Correct keyword targeting

Most businesses heavily rely on built-in SEO plugins to manage their organic visibility – this can be problematic and will likely affect your ability to appear in front of the right audience who are willing to convert. Undertaking keyword research and evaluating what you want to be found for, is the first step in any ongoing SEO strategy. These activities will allow agencies and clients to collaborate and align their efforts in targeting specific “money” terms. Not only will keyword research unearth what the current website can improve on, but it will also identify new opportunities that your business could benefit from.

Having these conversations at the earliest stage will help businesses reevaluate their digital strategy and prioritise their target terms through improved optimisation and further content opportunities. Gaining insights from your existing customer base as well as verifying which queries users are using when landing on your website is a good starting point. This will present the quickest opportunity to meet your user intent through useful content.

Building an effective content strategy

Producing useful and informative content for your audience will always be a sound strategy. However, it’s important that every piece of content you produce has a purpose. So ask yourself, what do I want my visitors to do? It could be…

  1. Buy a product
  2. Sign up
  3. Download a resource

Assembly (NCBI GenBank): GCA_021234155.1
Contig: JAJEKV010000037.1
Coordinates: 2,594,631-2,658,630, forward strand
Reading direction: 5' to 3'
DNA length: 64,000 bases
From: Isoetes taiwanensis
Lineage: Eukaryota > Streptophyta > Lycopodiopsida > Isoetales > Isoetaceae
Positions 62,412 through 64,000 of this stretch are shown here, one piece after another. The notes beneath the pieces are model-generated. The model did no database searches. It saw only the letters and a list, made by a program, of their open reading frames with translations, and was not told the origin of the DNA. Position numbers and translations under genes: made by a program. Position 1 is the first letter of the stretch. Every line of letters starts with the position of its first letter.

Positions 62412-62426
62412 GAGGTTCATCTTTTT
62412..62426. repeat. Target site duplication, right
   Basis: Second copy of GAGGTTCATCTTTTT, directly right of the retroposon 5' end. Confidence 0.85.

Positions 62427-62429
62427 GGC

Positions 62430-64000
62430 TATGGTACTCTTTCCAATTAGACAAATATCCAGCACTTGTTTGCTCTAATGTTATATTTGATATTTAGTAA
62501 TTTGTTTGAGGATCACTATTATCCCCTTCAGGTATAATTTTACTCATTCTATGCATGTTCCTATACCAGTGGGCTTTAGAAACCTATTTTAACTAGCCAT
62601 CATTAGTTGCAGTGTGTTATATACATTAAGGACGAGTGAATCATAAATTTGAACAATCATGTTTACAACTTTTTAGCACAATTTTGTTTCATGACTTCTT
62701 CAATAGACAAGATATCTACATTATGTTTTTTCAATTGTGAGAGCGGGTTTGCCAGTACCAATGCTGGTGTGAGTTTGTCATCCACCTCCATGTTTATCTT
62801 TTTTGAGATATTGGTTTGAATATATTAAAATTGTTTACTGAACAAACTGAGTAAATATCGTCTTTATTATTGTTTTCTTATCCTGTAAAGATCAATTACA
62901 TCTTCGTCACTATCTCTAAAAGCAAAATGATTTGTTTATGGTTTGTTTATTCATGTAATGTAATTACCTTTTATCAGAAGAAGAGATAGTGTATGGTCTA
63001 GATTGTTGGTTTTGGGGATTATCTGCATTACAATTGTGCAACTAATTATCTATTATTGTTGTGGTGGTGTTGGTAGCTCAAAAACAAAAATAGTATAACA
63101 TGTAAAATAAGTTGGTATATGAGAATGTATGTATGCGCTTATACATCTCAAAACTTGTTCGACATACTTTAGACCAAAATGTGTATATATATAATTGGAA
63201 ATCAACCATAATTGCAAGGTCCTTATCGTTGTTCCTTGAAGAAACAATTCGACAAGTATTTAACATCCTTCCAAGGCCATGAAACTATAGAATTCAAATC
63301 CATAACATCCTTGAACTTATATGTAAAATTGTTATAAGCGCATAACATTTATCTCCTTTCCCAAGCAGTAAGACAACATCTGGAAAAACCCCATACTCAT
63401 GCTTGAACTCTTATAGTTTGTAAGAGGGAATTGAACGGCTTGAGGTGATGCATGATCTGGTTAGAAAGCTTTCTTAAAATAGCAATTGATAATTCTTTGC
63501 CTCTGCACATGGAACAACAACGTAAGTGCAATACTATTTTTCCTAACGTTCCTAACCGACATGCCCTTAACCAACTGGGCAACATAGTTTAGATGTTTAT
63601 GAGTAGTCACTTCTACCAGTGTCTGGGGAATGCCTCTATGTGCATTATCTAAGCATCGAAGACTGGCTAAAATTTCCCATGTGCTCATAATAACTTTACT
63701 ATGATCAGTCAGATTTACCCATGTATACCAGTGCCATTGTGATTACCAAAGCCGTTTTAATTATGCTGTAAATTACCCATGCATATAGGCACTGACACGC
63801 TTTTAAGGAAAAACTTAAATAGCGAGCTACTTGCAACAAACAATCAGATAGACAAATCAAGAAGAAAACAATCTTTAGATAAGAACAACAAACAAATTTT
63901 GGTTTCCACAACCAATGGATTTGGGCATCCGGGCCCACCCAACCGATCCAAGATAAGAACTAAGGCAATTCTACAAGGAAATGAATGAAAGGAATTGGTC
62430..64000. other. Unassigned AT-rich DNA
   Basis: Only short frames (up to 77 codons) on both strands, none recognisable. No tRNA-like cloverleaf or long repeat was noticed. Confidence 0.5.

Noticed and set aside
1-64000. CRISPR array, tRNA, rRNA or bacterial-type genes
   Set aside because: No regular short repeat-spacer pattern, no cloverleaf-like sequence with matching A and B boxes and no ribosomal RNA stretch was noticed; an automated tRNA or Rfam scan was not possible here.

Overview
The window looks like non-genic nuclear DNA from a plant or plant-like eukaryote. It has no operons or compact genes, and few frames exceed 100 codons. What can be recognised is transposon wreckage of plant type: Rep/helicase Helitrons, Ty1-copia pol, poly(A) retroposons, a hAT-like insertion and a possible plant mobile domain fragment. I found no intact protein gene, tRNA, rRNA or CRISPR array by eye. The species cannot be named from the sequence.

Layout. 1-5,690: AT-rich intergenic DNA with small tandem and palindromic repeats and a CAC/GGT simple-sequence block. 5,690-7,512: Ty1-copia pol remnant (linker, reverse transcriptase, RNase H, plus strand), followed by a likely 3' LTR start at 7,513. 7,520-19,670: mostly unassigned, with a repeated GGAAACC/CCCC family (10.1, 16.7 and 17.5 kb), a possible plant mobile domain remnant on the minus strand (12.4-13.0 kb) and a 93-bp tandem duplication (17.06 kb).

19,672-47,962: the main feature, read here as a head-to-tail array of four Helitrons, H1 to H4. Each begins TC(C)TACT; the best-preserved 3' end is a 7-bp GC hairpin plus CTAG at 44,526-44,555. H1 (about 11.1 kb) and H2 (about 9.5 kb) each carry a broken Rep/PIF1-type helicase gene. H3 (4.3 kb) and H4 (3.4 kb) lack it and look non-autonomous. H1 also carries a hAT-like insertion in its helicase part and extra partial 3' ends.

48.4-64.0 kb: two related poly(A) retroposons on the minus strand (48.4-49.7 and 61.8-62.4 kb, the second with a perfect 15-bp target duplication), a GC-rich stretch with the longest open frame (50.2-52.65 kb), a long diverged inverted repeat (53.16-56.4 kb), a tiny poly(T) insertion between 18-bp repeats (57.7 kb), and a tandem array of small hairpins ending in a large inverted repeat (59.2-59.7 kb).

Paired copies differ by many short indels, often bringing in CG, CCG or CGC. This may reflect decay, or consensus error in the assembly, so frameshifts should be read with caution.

4. Digest authoritative content / improve user retention
  5. Improve our visibility for X keyword

From an SEO standpoint, producing relevant content which is closely associated with one of your target keywords will remain an effective strategy. This supporting content will demonstrate to Google how authoritative you are on the topic and how these additional pieces can leverage your visibility for your priority terms. 

With any content strategy, it can take time for Google to acknowledge your new content and start building your online presence. Patience is key when you’re in this stage of your content journey. Further work on improving the quality of your content and meeting the user intent is a continuous activity as Google and users like freshness. This will ensure every piece is up-to-date and is in optimal condition to rank for your target queries.

In summary

Your first six months of SEO activity should be majorly focused on setting priorities, expectations and investing energy in a strategy. This will ensure all of the SEO work is aligned with your KPIs and will continue to add value throughout. Depending on the state of the website and the competition in the marketplace, the time for Google to register the changes can vary and it’s really important that you remain agile and have open communication with your agency. Patience is required in some capacity but identifying the low-hanging fruit will always be capitalised on whilst the more significant activities are underway.